history.jpg

My experience of reading “History of Wolves” by Emily Fridlund was different from how I read most novels. I read the entire book aloud to my boyfriend while we were on a recent road trip around New England. He prefers to drive and I enjoy the benefits of being the passenger who gets to choose the music and snack idly while looking out the window. But I also enjoy the experience of reading aloud for the way it makes reading a more communal experience. I always find the humour buried in the prose of so-called “literary fiction” is heightened when read aloud like watching a comedy film in a movie theatre rather than sitting on your own. This is a novel about quite bleak subjects. Narrator Linda reflects on two striking cases from her teenage years. Firstly, her teacher Mr Grierson was put on trial and accused of having sexual relations with a student. Secondly, a four-year old boy named Paul she babysat died under suspicious circumstances. Linda obsessively mulls over the details of these cases and her involvement surrounding them, but her sardonic perspective took on a funny edge while I read her narrative aloud. So, while some people’s responses have criticised Linda as being too unlikeable, I often found her really engaging and fascinating.

It’s also been remarked by some reviewers how Fridlund’s writing bears similarities to that of the great writer Marilynne Robinson. There’s a certain way in which she writes detailed observations in her scenes through one character's perspective that captures everything from the natural environment to other characters’ physicality. In doing so, she gets at the complex psychology of the people involved without ever actually going into their consciousness. But, you feel like you understand them completely and understand the dynamics of the situation because you are so thoroughly rooted in the narrator’s unflinching gaze. This is especially true in this novel when Linda recalls the final days leading to Paul’s death and the actions and dialogue of his parents. There’s also a strong distinction Linda draws between the way she recalls things and the way they are presented in trials.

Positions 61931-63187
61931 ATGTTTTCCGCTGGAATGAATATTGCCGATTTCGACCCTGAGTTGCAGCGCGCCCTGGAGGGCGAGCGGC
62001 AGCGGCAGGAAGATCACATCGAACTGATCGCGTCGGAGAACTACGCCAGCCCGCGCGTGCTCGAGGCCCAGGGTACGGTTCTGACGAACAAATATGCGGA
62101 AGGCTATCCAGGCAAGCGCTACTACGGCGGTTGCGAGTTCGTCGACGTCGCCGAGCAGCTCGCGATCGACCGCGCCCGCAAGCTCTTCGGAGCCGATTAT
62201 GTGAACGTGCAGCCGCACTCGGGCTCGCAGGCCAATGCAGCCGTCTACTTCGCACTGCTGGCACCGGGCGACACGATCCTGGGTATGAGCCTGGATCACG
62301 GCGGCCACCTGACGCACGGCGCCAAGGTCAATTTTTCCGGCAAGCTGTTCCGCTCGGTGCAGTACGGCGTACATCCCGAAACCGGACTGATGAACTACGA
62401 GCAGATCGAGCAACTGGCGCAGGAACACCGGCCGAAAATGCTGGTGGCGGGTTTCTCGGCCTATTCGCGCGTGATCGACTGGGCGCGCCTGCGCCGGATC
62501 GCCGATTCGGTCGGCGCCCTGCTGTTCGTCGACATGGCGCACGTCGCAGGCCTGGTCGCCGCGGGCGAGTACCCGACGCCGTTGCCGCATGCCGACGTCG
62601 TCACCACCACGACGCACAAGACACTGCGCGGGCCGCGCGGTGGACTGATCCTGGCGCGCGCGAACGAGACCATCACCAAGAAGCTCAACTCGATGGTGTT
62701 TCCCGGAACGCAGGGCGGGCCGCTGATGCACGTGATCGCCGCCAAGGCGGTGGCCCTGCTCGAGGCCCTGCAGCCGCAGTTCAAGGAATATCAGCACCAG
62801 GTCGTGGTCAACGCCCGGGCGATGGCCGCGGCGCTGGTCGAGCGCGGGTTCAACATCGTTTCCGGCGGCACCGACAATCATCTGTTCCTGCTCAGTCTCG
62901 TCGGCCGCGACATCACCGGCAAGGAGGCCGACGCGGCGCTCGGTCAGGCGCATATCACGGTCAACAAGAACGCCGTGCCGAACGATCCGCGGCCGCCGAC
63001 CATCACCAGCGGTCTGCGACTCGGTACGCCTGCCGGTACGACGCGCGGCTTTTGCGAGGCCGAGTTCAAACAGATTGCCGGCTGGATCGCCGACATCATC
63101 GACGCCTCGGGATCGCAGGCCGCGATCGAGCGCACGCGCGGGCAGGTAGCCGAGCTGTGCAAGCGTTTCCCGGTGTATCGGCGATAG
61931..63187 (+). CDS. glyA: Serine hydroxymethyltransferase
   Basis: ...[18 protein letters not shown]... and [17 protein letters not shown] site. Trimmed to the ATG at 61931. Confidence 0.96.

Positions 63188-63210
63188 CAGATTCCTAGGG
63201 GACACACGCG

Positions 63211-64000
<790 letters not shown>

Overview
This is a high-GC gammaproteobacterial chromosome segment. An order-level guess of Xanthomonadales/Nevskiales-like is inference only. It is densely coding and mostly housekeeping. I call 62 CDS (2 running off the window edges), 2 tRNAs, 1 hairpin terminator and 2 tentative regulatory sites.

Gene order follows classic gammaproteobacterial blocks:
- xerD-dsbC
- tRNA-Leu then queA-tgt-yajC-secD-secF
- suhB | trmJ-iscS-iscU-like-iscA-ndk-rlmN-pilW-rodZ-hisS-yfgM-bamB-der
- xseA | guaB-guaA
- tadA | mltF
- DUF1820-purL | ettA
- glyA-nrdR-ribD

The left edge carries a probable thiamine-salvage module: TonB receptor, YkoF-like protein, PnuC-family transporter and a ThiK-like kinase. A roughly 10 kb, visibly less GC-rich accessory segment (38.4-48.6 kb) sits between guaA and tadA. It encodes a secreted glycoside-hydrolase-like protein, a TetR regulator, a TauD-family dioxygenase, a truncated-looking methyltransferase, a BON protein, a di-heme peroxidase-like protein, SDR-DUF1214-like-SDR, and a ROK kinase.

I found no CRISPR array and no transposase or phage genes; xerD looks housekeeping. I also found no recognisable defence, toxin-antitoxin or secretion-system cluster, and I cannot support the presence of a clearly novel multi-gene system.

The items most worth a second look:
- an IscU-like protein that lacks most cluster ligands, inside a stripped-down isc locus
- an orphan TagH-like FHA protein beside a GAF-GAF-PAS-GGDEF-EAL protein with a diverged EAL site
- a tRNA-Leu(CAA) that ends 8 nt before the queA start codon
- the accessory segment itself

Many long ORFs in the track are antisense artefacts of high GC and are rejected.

This creates a complex picture prompting questions about what is really true. It also asks things like: What’s our subjective experience vs what we imagine to have happened? What is morally right vs what is legally right? What happens when freedom of belief impinges upon the safety and livelihood of other people? Linda seems determined to settle answers for these questions, but poignantly considers how “Maybe there is a way to climb above everything, some special ladder or insight, some optical vantage point that allows a clear, unobstructed view of things. Maybe this way of seeing comes naturally to some people, and good for them if it does. But I remember it all, even now, as if two mutually exclusive things happened… Though they end the same way, these are not the same story. Maybe if I’d been someone else I’d see it differently. But isn’t that the crux of the problem? Wouldn’t we all act differently if we were someone else?” She’s so thoroughly entrenched in her own understanding of the past that it’s as if the subjective and objective are fused into one.

In some particulars of these two cases she was the only witness to certain events and was the only one to interact with the people involved. But, of course, her point of view is inflected with her own prejudices and emotions so the reader is left wondering how that has coloured her view of the past. Linda was an outcast through much of her childhood as she was the child of the only remaining members of a religious intentional community that petered out by the time she became a teenager. Her determination to attach herself to Paul’s mother Patra and create a secret bond with Mr Grierson feels quite poignant considering how much she loathed her counter-culture parents and all they embodied. This can’t be discounted when considering Linda’s recollections, yet she seems to be insisting her memory is the only real truth.

Some will no doubt find “History of Wolves” frustrating for its relentless plodding through detail like a court case trying to reconstruct an event. Yet, I think there is a lot of pleasure to be had too from Linda’s sly stance and advantageous position as an outsider. I found it to be an engaging and quietly philosophical novel which gives an interesting take on a so-called “difficult” character. 

Posted
AuthorEric Karl Anderson
CategoriesEmily Fridlund